Stepper Motor Hints
If you've been rounding up parts for your EZ-Tuner, you've undoubtedly learned that the Ledex rotary solenoid that turns the inductor switch is pretty scarce. Also, you've probably discovered that dual-shaft stepper motors cost $$$ when purchased new, and don't turn up very frequently on EBay or in surplus electronics catalogs. Well, don't despair. There is a solution. In fact, here's one way to kill both birds with one stone. First, let me state the problems more fully.
Problem 1: The EZ-Tuner uses two dual-shaft stepper motors to turn the variable capacitors. The front shaft is connected to the variable capacitor, via an insulated shaft coupling, and the rear shaft holds a slotted disk which is used to detect when the capacitor is full meshed. The challenge is how to adapt a single-shaft stepper to do the job of a dual-shaft stepper.
Problem 2: If you've decided to use a stepper motor to turn the inductor switch, and if you've read FAQ #14, then you already know you'll need to gear down your stepper. The challenges are (1) to choose the right gears to turn a 30 degree indexed switch, and (2) to design a convenient easy-to-build gear assembly which doesn't take up much space but which leaves room for your limit switch and shaft coupler.
E.T.O/Alpha to the Rescue! Below, is how the designers at E.T.O solved the problem in their commercial autotune MRI amplifiers. In these amplifiers, single-shaft stepper motors were used to turn several rotary switches and a variety of air- and vacuum-variable capacitors.
A single-shaft stepper motor and two non-metal gears make a simple assembly that is perfectly matched to a 30 degree (11 position) rotary switch. The stepper motor is fixed to a 3 in x 3.25 in x 0.063" aluminum plate, which is attached to the panel with three 1" threaded aluminum spacers. The gears and limit sense wheel (the circular disk underneath the smaller gear) fit in the 1" gap between the panel and aluminum plate, so that the entire assembly adds only 1 inch of depth to the stepper motor.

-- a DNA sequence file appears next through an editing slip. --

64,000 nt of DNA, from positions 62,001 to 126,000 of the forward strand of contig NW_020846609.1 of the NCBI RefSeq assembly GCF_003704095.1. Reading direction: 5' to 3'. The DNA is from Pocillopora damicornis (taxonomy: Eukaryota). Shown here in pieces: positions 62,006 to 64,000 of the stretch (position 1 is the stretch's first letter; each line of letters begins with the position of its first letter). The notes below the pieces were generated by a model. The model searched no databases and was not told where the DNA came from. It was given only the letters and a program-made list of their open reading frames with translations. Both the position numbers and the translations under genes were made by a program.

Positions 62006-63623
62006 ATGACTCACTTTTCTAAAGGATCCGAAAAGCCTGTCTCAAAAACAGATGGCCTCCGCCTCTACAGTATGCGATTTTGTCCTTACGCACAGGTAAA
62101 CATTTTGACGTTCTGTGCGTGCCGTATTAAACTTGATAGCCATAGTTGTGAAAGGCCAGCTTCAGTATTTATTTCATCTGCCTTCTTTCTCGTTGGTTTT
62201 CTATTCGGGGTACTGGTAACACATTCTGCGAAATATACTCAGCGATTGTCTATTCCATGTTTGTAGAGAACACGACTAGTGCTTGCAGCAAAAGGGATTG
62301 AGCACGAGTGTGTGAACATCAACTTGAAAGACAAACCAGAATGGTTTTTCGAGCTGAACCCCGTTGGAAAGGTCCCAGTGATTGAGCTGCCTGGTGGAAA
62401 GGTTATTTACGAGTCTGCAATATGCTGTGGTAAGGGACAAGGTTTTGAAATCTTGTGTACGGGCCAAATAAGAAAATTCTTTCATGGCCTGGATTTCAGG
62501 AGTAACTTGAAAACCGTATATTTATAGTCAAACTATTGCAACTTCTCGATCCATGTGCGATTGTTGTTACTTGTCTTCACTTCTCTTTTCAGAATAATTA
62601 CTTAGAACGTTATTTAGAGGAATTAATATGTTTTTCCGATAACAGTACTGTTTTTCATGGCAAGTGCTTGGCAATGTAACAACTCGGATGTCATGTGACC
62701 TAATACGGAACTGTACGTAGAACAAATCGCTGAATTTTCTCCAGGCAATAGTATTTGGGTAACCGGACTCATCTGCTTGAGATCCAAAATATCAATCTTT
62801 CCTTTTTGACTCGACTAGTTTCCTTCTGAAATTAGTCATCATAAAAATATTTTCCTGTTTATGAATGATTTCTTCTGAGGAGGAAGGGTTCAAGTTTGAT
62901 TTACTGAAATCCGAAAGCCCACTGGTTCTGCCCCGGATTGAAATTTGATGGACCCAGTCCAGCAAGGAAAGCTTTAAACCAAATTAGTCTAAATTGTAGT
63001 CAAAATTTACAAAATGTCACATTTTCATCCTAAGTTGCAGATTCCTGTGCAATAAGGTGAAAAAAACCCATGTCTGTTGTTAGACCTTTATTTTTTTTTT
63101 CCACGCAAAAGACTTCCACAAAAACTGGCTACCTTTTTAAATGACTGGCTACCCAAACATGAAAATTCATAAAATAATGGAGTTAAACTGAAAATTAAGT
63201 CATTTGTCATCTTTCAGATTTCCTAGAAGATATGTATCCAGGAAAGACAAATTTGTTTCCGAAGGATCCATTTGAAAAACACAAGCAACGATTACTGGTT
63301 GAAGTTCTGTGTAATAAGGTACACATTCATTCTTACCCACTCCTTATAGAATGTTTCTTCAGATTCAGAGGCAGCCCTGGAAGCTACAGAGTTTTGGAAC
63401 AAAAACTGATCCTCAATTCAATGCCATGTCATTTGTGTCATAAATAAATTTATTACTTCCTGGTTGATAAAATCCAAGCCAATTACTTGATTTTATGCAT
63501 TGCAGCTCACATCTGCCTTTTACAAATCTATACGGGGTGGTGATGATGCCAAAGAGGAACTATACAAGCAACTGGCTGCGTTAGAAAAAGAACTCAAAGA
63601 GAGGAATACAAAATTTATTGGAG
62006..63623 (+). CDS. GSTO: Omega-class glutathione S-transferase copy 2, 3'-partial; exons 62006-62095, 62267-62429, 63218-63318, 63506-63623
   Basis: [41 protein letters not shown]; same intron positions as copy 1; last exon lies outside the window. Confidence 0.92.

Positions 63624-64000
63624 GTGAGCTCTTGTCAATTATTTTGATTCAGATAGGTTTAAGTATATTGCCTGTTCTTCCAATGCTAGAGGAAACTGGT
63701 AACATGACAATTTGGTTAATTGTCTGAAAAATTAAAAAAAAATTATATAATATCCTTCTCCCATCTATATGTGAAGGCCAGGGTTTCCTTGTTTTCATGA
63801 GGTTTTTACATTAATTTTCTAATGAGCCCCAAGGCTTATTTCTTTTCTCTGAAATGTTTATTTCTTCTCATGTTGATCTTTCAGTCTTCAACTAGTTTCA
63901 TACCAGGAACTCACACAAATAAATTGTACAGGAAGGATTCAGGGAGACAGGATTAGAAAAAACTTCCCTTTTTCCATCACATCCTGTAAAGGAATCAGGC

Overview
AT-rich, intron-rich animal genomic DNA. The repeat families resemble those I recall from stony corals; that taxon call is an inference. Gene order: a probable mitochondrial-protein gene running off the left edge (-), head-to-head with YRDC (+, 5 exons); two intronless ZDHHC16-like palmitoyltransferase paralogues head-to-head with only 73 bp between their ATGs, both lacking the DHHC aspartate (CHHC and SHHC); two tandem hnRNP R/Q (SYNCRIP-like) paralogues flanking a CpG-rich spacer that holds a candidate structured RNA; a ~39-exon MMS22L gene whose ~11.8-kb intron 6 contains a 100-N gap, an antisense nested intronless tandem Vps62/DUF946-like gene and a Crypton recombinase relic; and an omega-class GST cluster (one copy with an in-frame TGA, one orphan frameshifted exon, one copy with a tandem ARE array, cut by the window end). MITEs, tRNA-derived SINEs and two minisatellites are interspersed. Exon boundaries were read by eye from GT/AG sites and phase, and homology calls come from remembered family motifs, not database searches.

At the left is a closeup of the limit wheel (note the small slot). If you want to duplicate this idea, you should attach the wheel to the large gear, rather than the small gear shown here. In this setup, the wheel is fixed to the hub of the small gear with small screws. However, the simpler (though admittedly less elegant) approach that I used is to fit a rubber grommet into the wheel and simply slide the grommet onto the shaft. Once the wheel is aligned properly, a dab of silicone caulk keeps the grommet from moving. (If you really want to get down and dirty, you can use a soup can lid for a wheel, and drill a small hole for the light beam.) Optical interrupters are available at Jameco, All Electronics, Digikey, etc. and cost only a dollor or two.
As shown at the right, a mechanical switch can be used to sense the end of rotation of the switch or variable capacitor. The electrical requirement is merely to ground a wire to the controller when the capacitor or switch is at its "home" position. In an optical detector, the wire is grounded when a phototransistor detects a light beam from the slit in the sense wheel. In the setup at the right, a microswitch is closed by a pin attached to the shaft of the gear.
At the left is another view of the E.T.O stepper/gear mechanism. A good source of gears (and almost all other hardware) is McMaster-Carr (http://www.mcmaster.com/). Check page 921 of their catalog, or search for "Spur Gears & Racks." You can buy them in stainless steel, aluminum, or acetal (non-metallic) plastic. New gears are rather expensive, but they pop up frequently in surplus catalogs and can often be scavenged from other equipment.